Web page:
Amid the roughly 80,000 metric tons of plastic milk cartons, straws, and takeout containers in the Great Pacific Garbage Patch float some undercover operatives. Look closely at the left-hand side of this photograph, taken in 2019 by the nonprofit Ocean Cleanup about midway between Hawaii and the California coast, and you'll notice an orange, lunchbox-size box topped with a 1-watt solar panel.
That Maker Buoy is the pet project of Wayne Pavalko, a program manager at the Johns Hopkins Applied Physics Laboratory who has custom-designed, 3D printed, and assembled more than 100 such devices to date in the basement of his Maryland home. Each buoy—powered by a battery similar to the one you'd find in your cellphone—contains a suite of off-the-shelf sensors that transmit data to its owner via satellite, including water temperature, orientation, atmospheric pressure, GPS location, and in some cases even photographs. Uses for Maker Buoys, which run $600 to $800, are myriad; they can be found tracking the roughness of the open seas for miniature sailboats that students are sailing across the Atlantic, as well as monitoring the water levels of glacial lakes in Greenland.
The Ocean Cleanup is using the Maker Buoys to simulate pieces of trash floating in the Pacific—"smart pieces of trash with GPS on them," as Pavalko puts it. Their cleanup system consists of a long, U-shaped floater that corrals floating trash, with a hanging skirt underneath. A parachute sea anchor creates a drag, causing the system to move slower than the floating debris, which can then be trapped. Around 50 of Pavalko's buoys, which are open source but copyrighted by APL, are being used by the Ocean Cleanup crew to track the movement of the system and ensure plastic is successfully making its way into the enclosure.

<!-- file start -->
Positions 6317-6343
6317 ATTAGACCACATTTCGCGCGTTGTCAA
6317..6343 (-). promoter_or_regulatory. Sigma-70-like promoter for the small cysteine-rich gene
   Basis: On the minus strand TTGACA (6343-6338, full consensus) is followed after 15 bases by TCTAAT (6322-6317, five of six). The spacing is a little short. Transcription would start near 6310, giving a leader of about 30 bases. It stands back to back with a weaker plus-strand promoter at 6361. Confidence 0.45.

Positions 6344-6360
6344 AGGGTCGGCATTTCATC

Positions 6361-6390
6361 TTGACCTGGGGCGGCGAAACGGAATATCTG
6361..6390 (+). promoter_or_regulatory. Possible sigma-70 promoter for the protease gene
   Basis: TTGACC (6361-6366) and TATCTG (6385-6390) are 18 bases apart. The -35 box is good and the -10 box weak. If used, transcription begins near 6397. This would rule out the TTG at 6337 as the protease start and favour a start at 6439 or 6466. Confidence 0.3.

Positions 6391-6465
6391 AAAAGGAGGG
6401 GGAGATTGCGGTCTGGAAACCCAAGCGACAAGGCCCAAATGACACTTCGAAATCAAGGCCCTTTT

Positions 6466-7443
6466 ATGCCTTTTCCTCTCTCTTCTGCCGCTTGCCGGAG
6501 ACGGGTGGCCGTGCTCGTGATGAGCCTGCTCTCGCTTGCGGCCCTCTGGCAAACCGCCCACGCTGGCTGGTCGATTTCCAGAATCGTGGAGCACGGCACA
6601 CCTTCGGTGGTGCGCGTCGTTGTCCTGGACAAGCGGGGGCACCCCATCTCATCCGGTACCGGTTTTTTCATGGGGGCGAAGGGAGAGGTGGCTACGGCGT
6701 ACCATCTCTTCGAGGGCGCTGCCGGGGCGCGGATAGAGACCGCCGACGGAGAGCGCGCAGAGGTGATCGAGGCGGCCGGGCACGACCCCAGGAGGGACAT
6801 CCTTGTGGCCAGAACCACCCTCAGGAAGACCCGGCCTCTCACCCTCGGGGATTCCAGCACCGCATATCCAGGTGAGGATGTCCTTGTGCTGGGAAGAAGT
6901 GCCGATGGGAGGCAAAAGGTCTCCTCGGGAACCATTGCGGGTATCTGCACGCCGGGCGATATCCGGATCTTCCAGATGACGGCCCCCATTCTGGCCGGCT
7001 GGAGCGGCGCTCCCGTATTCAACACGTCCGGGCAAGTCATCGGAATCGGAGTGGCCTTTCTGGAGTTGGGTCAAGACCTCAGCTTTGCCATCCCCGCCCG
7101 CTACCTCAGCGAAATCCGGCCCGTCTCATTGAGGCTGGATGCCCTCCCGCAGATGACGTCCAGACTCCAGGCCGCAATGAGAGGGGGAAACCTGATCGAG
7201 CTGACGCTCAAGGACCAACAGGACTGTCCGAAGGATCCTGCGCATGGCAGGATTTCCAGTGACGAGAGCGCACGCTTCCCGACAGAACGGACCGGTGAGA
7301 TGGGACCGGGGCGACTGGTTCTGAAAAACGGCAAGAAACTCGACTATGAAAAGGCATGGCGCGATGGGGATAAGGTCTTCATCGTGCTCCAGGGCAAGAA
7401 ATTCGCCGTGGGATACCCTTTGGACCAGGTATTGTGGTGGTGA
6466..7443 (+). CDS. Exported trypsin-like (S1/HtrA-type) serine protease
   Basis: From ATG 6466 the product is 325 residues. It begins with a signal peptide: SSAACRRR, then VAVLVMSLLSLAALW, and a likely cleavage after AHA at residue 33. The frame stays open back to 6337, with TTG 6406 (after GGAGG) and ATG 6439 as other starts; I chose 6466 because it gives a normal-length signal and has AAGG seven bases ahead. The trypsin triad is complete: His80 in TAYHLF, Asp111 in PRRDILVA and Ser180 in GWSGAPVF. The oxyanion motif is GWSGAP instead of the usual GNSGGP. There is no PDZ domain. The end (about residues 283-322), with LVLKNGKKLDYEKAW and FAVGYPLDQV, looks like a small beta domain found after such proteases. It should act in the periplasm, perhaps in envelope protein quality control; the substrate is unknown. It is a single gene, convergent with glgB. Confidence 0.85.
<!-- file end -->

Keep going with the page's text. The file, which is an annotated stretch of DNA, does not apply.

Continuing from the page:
After the buoys have completed their task, they're either collected by the user or they wash up ashore, where they can be mailed back to the owner, refurbished, and reused.
Pavalko got started with the Maker Buoy project as a way to experiment with the Internet of Things. He was drawn to the challenge of deploying an item to sea, not knowing if or when it might come back.
"Frankly, it's the closest thing you can get to working on space programs because you put it out there and it just has to work," he says. "It has to be able to restart itself if something goes wrong. Can I build something that will actually last and I won't get it back, I can't fix it, and I can't change the code? You can't fix a buoy in the middle of the ocean."
A highlight of the project, he says, has been creating a worldwide network of collaborators, from the tech enthusiasts he's met at Maker Faire conventions to the charter boat captain in Norfolk he convinced to throw his first buoy overboard.
"I've gotten to know so many people I never would have otherwise met, all because of this project in my basement," he says. "That definitely makes it worth it. It's nice to be a part of something bigger."